Thread: Question about pointers

  1. #1
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    Question about pointers

    First I would want to know why,if I declare the following:
    Code:
    char a[]="abcd";
    and then print:
    Code:
    printf("%s\n",a);
    it;s ok and even
    Code:
    printf("%c\n",a[1]);
    is good
    But when I replace the %c into %s so I get:
    Code:
    printf("%s\n",a[1]);
    that's an error
    I mean , why can;t it print bcd?
    is it some logic point I missed or simply syntax?

    Another question:
    I have teh following declarations:
    Code:
    	char *c[]={"door","me","pointers","balul"};
    	char **cp[]={c+3,c+2,c+1,c};
    	char ***cpp=cp;

    And the following printing lines:
    Code:
        printf("%s\n",**++cpp);
    	printf("%s\n",++**cpp);
    	printf("%s\n",*cpp[-2]+3);
    	printf("%d\n",***cpp);
    	printf("%d\n",**cp);
    Well I understand the 1st and 2ed lines, it;s the 3rd and 4th I dun quite get...
    Why the 3rd line gives trash
    And the 4rth gives "inters"?

  2. #2
    C++ Witch laserlight's Avatar
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    a[1] is a char, so it does not make sense to try and print it with %s. What you want to do is to print a substring starting from index 1, so you should write:
    Code:
    printf("%s\n", a + 1);
    Quote Originally Posted by Bjarne Stroustrup (2000-10-14)
    I get maybe two dozen requests for help with some sort of programming or design problem every day. Most have more sense than to send me hundreds of lines of code. If they do, I ask them to find the smallest example that exhibits the problem and send me that. Mostly, they then find the error themselves. "Finding the smallest program that demonstrates the error" is a powerful debugging tool.
    Look up a C++ Reference and learn How To Ask Questions The Smart Way

  3. #3
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    What you could do is:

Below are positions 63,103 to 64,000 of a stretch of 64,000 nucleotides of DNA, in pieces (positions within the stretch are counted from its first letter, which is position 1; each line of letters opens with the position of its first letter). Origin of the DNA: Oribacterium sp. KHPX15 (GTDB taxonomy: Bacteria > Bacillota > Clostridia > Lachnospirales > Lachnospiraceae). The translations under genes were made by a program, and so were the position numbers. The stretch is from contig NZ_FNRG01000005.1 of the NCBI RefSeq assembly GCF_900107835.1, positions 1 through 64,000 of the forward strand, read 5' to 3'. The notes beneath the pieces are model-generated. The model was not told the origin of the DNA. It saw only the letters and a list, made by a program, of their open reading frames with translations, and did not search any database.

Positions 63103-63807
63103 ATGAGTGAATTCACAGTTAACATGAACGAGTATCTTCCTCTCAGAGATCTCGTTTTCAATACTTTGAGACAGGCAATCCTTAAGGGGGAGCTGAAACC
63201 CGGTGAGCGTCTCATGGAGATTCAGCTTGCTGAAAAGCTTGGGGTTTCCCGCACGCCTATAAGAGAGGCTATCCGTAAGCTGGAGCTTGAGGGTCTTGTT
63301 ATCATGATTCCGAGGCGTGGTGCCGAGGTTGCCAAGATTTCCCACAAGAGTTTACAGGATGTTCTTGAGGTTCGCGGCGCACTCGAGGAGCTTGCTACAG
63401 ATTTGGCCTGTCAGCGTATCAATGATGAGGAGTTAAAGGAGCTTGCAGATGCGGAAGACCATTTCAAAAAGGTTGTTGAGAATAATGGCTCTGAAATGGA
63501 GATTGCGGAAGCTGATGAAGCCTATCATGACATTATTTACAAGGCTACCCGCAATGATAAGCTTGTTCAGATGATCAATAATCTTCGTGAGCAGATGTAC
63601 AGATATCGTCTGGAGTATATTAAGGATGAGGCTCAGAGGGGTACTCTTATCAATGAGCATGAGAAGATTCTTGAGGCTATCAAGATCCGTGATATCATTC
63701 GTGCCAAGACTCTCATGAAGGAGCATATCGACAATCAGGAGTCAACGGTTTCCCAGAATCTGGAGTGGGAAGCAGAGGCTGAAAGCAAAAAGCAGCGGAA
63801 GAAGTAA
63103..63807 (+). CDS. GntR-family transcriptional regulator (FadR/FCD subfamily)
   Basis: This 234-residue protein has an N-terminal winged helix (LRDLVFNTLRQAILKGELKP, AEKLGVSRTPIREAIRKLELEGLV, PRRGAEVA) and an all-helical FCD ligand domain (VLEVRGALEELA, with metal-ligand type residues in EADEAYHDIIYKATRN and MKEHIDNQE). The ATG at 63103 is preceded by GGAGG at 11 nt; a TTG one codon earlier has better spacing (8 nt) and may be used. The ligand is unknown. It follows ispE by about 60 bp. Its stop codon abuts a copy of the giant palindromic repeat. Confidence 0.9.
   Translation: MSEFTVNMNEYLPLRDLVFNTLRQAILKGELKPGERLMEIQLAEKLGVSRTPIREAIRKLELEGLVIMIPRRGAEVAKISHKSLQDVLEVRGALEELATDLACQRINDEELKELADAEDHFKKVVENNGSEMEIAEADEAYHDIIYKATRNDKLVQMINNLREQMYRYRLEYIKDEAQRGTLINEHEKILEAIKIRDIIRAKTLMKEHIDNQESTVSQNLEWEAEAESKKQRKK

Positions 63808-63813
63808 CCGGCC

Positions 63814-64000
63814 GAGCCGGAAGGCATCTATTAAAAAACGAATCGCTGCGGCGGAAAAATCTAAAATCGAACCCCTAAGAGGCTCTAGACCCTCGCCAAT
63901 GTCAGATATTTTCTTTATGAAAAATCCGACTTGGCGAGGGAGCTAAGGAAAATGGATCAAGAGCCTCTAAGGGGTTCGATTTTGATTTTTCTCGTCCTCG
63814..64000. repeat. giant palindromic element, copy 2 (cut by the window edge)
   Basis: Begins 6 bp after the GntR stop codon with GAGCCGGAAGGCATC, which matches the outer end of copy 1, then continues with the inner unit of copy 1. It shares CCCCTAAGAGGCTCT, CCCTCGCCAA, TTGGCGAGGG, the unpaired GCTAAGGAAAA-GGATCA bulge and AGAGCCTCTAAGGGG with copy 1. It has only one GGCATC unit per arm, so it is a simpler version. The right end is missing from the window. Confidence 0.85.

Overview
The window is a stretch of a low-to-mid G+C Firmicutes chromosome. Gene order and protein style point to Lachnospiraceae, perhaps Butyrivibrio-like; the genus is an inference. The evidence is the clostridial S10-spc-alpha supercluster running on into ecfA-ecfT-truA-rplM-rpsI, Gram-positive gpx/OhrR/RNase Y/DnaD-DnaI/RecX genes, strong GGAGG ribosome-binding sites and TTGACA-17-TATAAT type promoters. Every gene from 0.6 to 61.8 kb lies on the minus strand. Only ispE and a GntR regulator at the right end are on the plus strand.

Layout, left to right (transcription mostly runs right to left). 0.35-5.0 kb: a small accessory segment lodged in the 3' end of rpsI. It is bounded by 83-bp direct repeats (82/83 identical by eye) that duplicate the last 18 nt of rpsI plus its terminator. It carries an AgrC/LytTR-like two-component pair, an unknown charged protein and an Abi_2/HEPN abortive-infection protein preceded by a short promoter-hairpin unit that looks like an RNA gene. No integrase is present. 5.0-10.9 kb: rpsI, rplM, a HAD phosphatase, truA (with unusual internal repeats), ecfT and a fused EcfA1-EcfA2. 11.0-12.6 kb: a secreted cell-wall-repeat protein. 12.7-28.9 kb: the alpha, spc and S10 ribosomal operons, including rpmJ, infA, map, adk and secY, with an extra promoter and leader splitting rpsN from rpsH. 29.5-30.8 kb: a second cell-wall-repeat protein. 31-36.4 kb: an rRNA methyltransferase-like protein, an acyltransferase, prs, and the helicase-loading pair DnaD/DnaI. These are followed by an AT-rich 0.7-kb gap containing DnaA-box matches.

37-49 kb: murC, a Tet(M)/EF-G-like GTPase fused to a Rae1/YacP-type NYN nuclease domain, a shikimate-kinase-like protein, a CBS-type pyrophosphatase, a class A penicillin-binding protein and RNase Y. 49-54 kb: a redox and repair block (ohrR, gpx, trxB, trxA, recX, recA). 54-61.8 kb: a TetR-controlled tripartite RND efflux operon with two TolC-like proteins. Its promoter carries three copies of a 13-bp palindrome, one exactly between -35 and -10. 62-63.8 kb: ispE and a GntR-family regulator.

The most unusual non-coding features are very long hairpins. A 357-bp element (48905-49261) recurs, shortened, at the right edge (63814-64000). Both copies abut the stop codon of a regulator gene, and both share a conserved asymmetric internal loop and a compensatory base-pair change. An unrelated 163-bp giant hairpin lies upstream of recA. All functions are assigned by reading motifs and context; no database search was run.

Code:
    printf("%s\n", &a[1]);
    But it's redundant really, since a[1] is effectively a de-reference of a at index 1. So, a more common sense way to do, is what laserlight suggested.

  4. #4
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    Thank you I understood that part

    But what about the other I can;t figure that out.

  5. #5
    C++ Witch laserlight's Avatar
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    For the third, recall that cpp[n] is equivalent to *(cpp + n). Then, trace what cpp points to and you will see the problem.
    Quote Originally Posted by Bjarne Stroustrup (2000-10-14)
    I get maybe two dozen requests for help with some sort of programming or design problem every day. Most have more sense than to send me hundreds of lines of code. If they do, I ask them to find the smallest example that exhibits the problem and send me that. Mostly, they then find the error themselves. "Finding the smallest program that demonstrates the error" is a powerful debugging tool.
    Look up a C++ Reference and learn How To Ask Questions The Smart Way

  6. #6
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    Thanks for the help :P.
    after realizing that it was ++cpp...somehow I missed that ._. (I didn;t keep the change but always followed the initiate value...)
    All became clear.

    Okies now all is clear as ice ^^ thanks for the help!

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